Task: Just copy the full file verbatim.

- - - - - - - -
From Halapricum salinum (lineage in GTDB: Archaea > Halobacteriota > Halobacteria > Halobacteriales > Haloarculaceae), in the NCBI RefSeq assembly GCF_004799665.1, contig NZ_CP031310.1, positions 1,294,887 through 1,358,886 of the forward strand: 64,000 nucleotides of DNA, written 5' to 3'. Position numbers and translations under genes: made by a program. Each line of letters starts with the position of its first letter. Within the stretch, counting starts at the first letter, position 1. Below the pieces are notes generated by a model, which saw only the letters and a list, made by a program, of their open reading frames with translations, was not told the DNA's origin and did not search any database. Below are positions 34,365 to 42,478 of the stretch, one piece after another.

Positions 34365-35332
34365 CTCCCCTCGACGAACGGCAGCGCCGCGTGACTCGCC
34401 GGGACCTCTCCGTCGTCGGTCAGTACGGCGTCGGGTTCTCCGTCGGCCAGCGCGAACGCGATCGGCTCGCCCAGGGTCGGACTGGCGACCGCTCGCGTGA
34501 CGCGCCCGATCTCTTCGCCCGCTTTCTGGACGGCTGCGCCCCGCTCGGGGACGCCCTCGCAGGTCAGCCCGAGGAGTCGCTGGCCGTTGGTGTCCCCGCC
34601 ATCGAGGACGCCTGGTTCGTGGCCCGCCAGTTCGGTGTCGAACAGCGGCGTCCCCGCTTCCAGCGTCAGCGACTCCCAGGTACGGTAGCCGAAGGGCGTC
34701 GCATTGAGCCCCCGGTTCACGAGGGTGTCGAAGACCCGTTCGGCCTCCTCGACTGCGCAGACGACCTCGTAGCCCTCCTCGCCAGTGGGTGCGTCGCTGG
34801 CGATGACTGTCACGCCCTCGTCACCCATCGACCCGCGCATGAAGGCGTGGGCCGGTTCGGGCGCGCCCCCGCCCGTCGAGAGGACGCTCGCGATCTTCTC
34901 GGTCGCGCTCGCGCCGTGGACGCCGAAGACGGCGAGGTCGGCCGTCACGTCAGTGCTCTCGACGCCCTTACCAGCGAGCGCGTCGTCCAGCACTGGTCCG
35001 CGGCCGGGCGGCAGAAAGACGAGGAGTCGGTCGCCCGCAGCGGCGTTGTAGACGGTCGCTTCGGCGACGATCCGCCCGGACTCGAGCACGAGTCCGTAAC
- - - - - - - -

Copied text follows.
From Halapricum salinum (lineage in GTDB: Archaea > Halobacteriota > Halobacteria > Halobacteriales > Haloarculaceae), in the NCBI RefSeq assembly GCF_004799665.1, contig NZ_CP031310.1, positions 1,294,887 through 1,358,886 of the forward strand: 64,000 nucleotides of DNA, written 5' to 3'. Position numbers and translations under genes: made by a program. Each line of letters starts with the position of its first letter. Within the stretch, counting starts at the first letter, position 1. Below the pieces are notes generated by a model, which saw only the letters and a list, made by a program, of their open reading frames with translations, was not told the DNA's origin and did not search any database. Below are positions 34,365 to 42,478 of the stretch, one piece after another.

Positions 34365-35332
34365 CTCCCCTCGACGAACGGCAGCGCCGCGTGACTCGCC
34401 GGGACCTCTCCGTCGTCGGTCAGTACGGCGTCGGGTTCTCCGTCGGCCAGCGCGAACGCGATCGGCTCGCCCAGGGTCGGACTGGCGACCGCTCGCGTGA
34501 CGCGCCCGATCTCTTCGCCCGCTTTCTGGACGGCTGCGCCCCGCTCGGGGACGCCCTCGCAGGTCAGCCCGAGGAGTCGCTGGCCGTTGGTGTCCCCGCC
34601 ATCGAGGACGCCTGGTTCGTGGCCCGCCAGTTCGGTGTCGAACAGCGGCGTCCCCGCTTCCAGCGTCAGCGACTCCCAGGTACGGTAGCCGAAGGGCGTC
34701 GCATTGAGCCCCCGGTTCACGAGGGTGTCGAAGACCCGTTCGGCCTCCTCGACTGCGCAGACGACCTCGTAGCCCTCCTCGCCAGTGGGTGCGTCGCTGG
34801 CGATGACTGTCACGCCCTCGTCACCCATCGACCCGCGCATGAAGGCGTGGGCCGGTTCGGGCGCGCCCCCGCCCGTCGAGAGGACGCTCGCGATCTTCTC
34901 GGTCGCGCTCGCGCCGTGGACGCCGAAGACGGCGAGGTCGGCCGTCACGTCAGTGCTCTCGACGCCCTTACCAGCGAGCGCGTCGTCCAGCACTGGTCCG
35001 CGGCCGGGCGGCAGAAAGACGAGGAGTCGGTCGCCCGCAGCGGCGTTGTAGACGGTCGCTTCGGCGACGATCCGCCCGGACTCGAGCACGAGTCCGTAAC